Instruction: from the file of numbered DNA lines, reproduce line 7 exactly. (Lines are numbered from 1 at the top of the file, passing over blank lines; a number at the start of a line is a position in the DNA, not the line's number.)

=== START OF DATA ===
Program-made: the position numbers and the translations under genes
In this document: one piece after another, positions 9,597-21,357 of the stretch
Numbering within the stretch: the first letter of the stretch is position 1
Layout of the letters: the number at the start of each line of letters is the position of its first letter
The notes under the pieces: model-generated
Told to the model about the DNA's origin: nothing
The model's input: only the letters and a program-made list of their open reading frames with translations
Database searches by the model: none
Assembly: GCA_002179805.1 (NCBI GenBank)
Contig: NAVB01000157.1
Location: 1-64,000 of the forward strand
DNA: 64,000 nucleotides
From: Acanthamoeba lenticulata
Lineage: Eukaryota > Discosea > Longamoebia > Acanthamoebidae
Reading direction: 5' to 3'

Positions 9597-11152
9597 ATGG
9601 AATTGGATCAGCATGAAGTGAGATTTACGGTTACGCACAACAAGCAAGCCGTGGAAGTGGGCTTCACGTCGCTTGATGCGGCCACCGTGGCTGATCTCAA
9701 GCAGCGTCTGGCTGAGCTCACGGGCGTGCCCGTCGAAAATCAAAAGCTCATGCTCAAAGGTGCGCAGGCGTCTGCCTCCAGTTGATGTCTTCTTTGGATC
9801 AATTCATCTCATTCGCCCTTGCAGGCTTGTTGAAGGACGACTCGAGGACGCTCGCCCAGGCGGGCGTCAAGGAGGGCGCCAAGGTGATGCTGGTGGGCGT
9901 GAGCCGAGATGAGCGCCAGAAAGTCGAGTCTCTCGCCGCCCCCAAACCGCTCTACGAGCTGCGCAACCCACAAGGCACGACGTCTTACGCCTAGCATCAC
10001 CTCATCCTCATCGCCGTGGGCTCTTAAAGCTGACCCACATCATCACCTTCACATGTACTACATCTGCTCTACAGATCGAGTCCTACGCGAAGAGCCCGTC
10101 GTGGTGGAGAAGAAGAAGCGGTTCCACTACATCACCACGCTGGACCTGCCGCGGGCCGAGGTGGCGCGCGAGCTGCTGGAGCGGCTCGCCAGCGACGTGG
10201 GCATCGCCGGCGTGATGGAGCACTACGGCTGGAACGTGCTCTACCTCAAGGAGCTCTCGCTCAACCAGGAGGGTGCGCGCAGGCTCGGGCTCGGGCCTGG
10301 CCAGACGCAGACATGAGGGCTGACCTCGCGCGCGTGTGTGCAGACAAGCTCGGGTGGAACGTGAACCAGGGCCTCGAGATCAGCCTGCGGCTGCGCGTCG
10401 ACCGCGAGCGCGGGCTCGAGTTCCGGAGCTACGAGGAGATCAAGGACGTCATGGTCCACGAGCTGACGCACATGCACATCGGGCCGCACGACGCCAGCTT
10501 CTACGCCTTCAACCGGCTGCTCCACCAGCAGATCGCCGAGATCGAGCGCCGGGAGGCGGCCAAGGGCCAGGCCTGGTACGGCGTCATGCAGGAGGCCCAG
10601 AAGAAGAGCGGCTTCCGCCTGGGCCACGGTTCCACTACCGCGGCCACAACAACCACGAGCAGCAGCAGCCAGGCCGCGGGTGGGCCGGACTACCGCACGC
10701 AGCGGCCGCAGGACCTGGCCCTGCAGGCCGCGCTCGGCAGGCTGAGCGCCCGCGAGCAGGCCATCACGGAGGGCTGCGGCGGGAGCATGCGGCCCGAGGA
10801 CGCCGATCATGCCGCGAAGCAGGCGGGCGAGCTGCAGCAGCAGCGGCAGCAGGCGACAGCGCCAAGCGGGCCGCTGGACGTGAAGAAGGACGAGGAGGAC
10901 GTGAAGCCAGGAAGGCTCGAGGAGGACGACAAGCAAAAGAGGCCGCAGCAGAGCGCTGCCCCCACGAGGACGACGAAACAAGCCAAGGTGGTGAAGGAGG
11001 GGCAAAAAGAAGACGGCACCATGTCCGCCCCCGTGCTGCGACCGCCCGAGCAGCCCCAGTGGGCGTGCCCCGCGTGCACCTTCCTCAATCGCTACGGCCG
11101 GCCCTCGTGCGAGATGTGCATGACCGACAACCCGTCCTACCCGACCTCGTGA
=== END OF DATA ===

The model's input: only the letters and a program-made list of their open reading frames with translations